California Legislators Pass Bill Banning Sale of Agricultural Land to Foreign Governments; Increase Ownership Disclosure Requirements

10 September 2022

On 31 August 2022, California legislators passed a bill that would ban the sale of agricultural land in the state to foreign governments. Introduced by state Senator Melissa Hurtado (D-Fresno), the Food and Farm Security Act aims to protect the state’s agricultural industry from potentially adverse foreign interests, citing a concern over volatile commodity prices and global food security issues resulting from Russia’s invasion of Ukraine earlier this year.

The bill would, beginning 1 January 2023, prohibit a foreign government from purchasing, acquiring, leasing, or holding a controlling interest in agricultural land in the state. The bill defines a “foreign government” to include not just an actual foreign state, but also a state controlled-enterprise of a foreign government. “Controlling interest” means possession of 51% ownership interests in an entity; a lesser ownership interest also qualifies as a controlling interest if a foreign government “actually directs the business and affairs of the entity” without the requirement or consent of another party. The bill does not affect land owned by a federally recognized Indian tribe or its government units and enterprises, and does not apply to any interest held by a foreign government prior to 1 January 2023. Transactions in violation of this law would be void.

The bill would also require the California Department of Food and Agriculture (CDFA) to publish federal data regarding foreign ownership interest in California farmland. This data comes from the filings submitted pursuant to the Agricultural Foreign Investment Disclosure Act (AFIDA). Currently, AFIDA filings are maintained by the United States Department of Agriculture (USDA) and only available to the public via a Freedom of Information Act search. The proposed bill would require the CDFA to publish information relating to foreign interest in California farmland, including, (i) the total amount of California farmland owned by foreign interests, (ii) changes and trends in foreign ownership of farmland on a year-to-year and 10-year comparison, (iii) foreign ownership of water rights in California, (iv) information regarding foreign ownership of water desalination facilities, and (v) information regarding foreign ownership of energy production, storage, or distribution facilities in California. The CDFA would be charged to publish this report on an annual basis on its public website.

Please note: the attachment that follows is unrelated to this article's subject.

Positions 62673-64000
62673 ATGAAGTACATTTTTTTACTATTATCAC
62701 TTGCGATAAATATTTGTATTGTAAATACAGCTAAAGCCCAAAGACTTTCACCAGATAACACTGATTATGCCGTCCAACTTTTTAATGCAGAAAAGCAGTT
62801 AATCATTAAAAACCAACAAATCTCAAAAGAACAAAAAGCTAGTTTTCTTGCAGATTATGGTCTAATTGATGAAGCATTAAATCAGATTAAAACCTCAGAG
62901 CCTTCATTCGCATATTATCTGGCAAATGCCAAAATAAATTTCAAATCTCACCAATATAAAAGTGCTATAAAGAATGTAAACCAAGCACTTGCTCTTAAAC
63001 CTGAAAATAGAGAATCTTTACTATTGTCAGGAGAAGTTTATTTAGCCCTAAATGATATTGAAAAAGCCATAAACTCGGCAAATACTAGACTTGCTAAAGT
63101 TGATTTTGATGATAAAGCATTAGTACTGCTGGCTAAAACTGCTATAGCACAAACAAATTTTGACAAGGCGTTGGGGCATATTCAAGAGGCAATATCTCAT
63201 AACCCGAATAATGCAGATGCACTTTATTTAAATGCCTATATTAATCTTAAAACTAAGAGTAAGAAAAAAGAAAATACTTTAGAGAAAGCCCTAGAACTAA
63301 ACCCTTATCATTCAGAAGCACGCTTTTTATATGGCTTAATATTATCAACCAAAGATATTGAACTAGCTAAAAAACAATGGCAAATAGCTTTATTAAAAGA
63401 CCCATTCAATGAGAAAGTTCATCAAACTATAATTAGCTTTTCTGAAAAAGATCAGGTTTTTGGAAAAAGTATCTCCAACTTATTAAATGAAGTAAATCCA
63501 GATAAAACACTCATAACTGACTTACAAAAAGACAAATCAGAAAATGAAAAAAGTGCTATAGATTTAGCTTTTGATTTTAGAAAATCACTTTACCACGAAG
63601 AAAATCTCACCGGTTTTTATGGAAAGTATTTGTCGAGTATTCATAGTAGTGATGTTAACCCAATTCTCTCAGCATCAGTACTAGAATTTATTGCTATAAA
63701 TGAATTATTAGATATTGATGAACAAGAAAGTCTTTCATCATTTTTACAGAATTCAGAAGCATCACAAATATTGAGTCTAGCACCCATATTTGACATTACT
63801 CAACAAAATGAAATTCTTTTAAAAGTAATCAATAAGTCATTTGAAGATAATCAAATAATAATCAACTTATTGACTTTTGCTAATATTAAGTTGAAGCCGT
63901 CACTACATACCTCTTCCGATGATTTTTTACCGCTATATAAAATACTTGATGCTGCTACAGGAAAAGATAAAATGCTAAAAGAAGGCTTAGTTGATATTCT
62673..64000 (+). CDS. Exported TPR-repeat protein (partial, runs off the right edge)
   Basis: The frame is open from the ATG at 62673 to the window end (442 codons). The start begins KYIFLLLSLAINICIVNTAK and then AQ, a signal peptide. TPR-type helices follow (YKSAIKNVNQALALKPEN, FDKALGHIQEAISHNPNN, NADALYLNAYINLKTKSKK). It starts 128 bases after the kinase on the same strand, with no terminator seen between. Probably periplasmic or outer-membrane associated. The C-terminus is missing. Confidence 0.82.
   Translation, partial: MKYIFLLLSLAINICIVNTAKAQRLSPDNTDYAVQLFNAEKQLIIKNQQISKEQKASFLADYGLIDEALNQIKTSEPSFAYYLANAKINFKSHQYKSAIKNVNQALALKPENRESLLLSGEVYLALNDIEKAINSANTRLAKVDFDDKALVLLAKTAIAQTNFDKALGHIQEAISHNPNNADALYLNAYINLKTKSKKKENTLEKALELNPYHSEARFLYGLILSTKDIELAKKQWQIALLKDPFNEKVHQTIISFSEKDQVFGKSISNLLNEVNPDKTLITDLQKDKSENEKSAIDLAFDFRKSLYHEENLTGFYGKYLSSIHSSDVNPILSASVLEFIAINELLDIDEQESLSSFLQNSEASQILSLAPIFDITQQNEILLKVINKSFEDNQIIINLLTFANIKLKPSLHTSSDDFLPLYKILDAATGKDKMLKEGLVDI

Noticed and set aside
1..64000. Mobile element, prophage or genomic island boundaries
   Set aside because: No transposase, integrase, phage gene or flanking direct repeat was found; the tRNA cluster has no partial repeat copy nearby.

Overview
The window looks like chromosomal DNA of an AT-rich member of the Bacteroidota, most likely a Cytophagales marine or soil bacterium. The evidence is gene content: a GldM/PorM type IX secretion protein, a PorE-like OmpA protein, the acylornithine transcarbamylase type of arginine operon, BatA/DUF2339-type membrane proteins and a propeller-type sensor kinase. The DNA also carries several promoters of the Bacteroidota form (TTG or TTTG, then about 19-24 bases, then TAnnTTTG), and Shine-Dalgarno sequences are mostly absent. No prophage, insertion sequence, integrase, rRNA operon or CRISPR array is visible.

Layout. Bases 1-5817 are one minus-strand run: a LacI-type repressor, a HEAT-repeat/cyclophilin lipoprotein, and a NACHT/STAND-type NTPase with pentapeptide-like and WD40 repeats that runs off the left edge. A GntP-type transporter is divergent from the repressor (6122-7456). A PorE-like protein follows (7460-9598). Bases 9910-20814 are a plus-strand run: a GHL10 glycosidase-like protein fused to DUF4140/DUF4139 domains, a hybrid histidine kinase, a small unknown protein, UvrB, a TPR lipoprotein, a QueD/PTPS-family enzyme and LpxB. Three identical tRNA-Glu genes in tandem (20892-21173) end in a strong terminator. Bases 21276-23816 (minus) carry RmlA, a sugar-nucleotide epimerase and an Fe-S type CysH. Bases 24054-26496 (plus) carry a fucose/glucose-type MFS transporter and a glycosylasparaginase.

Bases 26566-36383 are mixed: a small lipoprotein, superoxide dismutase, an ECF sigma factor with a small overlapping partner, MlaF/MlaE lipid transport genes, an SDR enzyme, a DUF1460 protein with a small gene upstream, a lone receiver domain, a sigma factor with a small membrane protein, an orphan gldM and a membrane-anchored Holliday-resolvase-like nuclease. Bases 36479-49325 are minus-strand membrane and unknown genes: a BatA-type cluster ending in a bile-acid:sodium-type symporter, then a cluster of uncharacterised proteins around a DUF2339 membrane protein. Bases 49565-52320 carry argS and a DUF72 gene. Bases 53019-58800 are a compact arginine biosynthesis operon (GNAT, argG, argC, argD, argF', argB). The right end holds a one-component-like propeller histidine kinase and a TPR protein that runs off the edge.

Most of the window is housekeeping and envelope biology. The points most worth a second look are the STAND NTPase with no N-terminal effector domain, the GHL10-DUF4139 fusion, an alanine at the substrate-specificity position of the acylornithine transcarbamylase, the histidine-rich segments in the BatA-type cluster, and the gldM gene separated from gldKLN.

The bill now goes to Governor Gavin Newsom, who has until the end of the month to sign it into law. California’s bill follows a similar effort on the federal level sponsored by Republican senators Tom Cotton (R-Arkansas), Tommy Tuberville (R-Alabama), and Roger Marshall (R-Kansas) that would prohibit members of the Chinese Communist Party from purchasing any land in the United States. Further, the proposed federal legislation would increase the minimum penalty under AFIDA with respect to late or improper filing of federally mandated disclosures of foreign interest in farmland; this increased penalty would apply to any foreign person that has failed in their disclosure obligations under AFIDA, not just those persons affiliated with the Chinese Communist Party.